In the not-so-distant 20th century past, our planet was in an uncertain new-world order. The second of two major wars had dramatically reshaped the landscape of the world's nations. It was not by any means assured that the extraordinary nuclear process of fission, which itself had been discovered mere years before the second war's end, would be successfully utilized for anything but the tremendous and frightening powers realized in thermonuclear warheads. In the years following, a humble project materializing out of the National Reactor Testing Station in Idaho was to challenge that assertion and demonstrate that nuclear fission could indeed be a commercial, peaceful source of electrical power for civilizations around the globe.
December 19, 2019, 5:29PMANS Nuclear Cafe
March 7, 2019, 4:43PMANS Nuclear Cafe
During March's Women's History Month, I honor Leona Woods by telling #herstory.
February 11, 2019, 6:39PMANS Nuclear Cafe
February 6, 2019, 2:42PMANS Nuclear Cafe
Nuclear energy has played a key supporting role in historic missions to Mars, Pluto, and across the Solar System for the last 50 years. On January 1 2019, the nuclear-powered New Horizons flew by the most distant object ever observed up close - Ultima Thule, after it having already flown by Pluto in 2015.
January 31, 2019, 6:01AMANS Nuclear Cafe
Welcome to the New Year! Even though I am on the road, there is just so much happening lately in nuclear I could not pass up the opportunity to talk about it! This episode of RadioNuclear, we take a look at recent and exciting legislation and policy for advanced nuclear. This includes the passages of the NEIMA and NEICA bills and what the Idaho National Laboratory may look like in the coming years. We also discuss the NRC's recent decision on post Fukushima regulation. Lastly, we look on how you can adopt a dog from the Chernobyl exclusion zone. No, I am not making that up!
January 2, 2019, 2:37AMANS Nuclear Cafe
The accident that occurred at Three Mile Island on March 28, 1979, brought about many changes to the nuclear industry. Among the changes was the industry stopping to reflect on current procedures and the training of its employees. Exhorted by the findings of the Kemeny Commission and sponsored by the Department of Energy, industry leaders and training personnel began meeting on improvements to training at the Gatlinburg Conference in the early 1980's.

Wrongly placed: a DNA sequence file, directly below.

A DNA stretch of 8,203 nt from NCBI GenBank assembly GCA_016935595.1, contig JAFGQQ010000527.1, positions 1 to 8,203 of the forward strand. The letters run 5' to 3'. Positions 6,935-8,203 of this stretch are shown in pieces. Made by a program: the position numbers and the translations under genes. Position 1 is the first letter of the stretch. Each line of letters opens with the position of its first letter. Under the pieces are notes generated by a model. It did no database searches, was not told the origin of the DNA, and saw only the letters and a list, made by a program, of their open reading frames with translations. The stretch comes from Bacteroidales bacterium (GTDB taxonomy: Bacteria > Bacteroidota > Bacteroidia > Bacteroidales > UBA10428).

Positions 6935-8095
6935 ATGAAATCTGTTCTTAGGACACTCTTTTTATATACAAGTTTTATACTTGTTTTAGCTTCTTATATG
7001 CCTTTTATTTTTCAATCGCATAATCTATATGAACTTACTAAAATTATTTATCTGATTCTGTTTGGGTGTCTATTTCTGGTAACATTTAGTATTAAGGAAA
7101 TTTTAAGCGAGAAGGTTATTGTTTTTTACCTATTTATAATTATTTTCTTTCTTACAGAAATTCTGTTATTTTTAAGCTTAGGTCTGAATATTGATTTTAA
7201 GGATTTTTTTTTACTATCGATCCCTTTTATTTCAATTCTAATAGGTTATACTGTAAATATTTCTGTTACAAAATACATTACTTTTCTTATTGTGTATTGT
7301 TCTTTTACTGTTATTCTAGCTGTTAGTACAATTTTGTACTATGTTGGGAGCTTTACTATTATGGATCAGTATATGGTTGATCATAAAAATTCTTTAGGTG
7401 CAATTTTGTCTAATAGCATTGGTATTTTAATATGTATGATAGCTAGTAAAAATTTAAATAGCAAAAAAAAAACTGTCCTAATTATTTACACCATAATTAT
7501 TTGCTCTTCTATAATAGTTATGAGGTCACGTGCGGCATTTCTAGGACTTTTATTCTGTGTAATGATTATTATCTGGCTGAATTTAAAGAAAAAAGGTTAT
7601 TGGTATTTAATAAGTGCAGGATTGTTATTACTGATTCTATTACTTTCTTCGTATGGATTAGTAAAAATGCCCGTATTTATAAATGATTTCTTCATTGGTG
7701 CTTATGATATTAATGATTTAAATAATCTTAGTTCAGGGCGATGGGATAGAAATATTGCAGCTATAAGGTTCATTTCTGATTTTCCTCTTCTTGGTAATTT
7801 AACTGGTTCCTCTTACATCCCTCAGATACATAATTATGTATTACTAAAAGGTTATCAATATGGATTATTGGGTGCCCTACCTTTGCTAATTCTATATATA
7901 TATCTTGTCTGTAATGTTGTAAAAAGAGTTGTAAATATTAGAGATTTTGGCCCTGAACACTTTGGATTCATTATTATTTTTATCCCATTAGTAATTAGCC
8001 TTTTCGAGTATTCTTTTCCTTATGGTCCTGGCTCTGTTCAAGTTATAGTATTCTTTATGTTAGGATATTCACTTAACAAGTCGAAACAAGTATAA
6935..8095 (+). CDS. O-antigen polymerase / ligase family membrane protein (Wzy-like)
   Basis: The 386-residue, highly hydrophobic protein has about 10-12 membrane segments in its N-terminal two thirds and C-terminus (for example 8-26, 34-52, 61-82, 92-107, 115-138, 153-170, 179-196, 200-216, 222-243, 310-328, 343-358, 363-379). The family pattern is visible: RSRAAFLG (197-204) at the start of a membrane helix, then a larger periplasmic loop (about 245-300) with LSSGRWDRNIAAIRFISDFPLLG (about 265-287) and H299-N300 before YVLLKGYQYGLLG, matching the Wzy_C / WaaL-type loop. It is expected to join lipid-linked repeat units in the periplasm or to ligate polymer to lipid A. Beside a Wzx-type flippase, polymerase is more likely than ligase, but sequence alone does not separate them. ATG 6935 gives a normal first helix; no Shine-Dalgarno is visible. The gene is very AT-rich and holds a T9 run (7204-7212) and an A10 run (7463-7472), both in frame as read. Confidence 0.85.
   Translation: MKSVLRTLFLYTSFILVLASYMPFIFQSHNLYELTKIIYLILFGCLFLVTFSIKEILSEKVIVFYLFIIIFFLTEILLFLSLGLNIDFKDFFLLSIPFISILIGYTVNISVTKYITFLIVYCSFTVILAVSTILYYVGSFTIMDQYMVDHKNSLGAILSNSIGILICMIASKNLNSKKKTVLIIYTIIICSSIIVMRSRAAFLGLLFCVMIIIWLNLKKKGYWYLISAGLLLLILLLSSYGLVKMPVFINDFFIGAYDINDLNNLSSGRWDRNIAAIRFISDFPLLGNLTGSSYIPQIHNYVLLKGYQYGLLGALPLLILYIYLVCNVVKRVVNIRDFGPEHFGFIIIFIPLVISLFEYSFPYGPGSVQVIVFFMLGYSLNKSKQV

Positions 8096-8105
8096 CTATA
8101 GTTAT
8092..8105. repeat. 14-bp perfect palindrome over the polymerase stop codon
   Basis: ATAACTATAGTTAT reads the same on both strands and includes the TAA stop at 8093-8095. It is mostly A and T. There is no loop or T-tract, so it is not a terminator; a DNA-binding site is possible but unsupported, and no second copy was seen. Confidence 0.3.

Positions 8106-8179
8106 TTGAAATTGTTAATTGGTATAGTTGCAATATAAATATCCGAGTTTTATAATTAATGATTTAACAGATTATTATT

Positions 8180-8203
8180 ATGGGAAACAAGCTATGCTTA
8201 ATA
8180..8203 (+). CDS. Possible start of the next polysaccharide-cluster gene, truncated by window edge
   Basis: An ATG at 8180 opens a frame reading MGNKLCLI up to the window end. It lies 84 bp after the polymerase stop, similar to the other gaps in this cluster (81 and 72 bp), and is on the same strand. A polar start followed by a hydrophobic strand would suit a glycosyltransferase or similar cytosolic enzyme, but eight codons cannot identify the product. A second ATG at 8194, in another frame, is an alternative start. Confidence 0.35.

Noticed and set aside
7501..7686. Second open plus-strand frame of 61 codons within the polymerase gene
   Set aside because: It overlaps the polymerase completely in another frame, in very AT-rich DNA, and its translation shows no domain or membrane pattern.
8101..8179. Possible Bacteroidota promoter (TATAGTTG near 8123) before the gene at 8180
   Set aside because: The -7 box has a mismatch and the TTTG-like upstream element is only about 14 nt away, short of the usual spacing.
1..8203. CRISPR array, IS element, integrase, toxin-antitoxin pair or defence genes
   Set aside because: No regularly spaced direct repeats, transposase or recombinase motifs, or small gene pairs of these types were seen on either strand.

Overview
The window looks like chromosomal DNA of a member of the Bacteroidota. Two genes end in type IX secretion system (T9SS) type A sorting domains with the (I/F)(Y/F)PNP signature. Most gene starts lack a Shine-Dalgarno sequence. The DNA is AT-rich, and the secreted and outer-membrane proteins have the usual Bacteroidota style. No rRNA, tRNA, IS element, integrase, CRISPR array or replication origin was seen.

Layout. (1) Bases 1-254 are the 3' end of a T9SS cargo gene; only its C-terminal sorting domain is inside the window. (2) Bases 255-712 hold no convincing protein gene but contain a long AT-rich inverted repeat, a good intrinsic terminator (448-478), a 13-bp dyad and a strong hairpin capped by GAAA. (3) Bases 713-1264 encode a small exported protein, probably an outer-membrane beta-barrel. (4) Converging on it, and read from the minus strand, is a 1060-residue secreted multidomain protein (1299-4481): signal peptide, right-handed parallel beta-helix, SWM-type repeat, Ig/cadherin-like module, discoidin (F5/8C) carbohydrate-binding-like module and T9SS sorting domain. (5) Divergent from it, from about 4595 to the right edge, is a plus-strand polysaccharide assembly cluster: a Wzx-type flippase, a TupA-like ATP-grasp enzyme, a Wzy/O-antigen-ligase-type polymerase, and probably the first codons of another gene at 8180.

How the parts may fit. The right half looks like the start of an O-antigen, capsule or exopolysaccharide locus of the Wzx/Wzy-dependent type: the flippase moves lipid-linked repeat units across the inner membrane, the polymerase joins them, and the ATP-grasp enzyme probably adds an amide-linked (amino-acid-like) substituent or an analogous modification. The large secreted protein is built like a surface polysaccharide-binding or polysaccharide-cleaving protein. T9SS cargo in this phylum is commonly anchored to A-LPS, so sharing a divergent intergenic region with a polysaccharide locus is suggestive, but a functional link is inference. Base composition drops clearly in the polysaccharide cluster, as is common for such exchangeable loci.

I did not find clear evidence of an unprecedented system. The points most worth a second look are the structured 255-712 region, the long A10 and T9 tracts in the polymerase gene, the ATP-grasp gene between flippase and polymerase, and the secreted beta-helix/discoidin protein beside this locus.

December 13, 2018, 9:20PMANS Nuclear Cafe
ANS member Dr. Christopher Morrison was a recent guest on The Space Show. Dr. Morrison covered space radiation, lifetime radiation limitations, legal limits, rodent GCR and radiation experimentation, terrestrial radiation simulations, space nuclear power & propulsion, super-cooling conductivity.
November 7, 2018, 7:57AMANS Nuclear Cafe
The start of Marie Curie's story isn't like most of the other scientists that had made a name for themselves throughout history, mostly because she was a grown woman by the start of the 20th century. But she was the first woman to do a lot of things, including getting a Ph.D. from a university in France, and winning a Nobel Prize. She was also the first person ever to win a Nobel Prize in two different fields of science. To say she pushed the societal and scientific boundaries of her era is an understatement.
October 3, 2018, 8:01PMANS Nuclear Cafe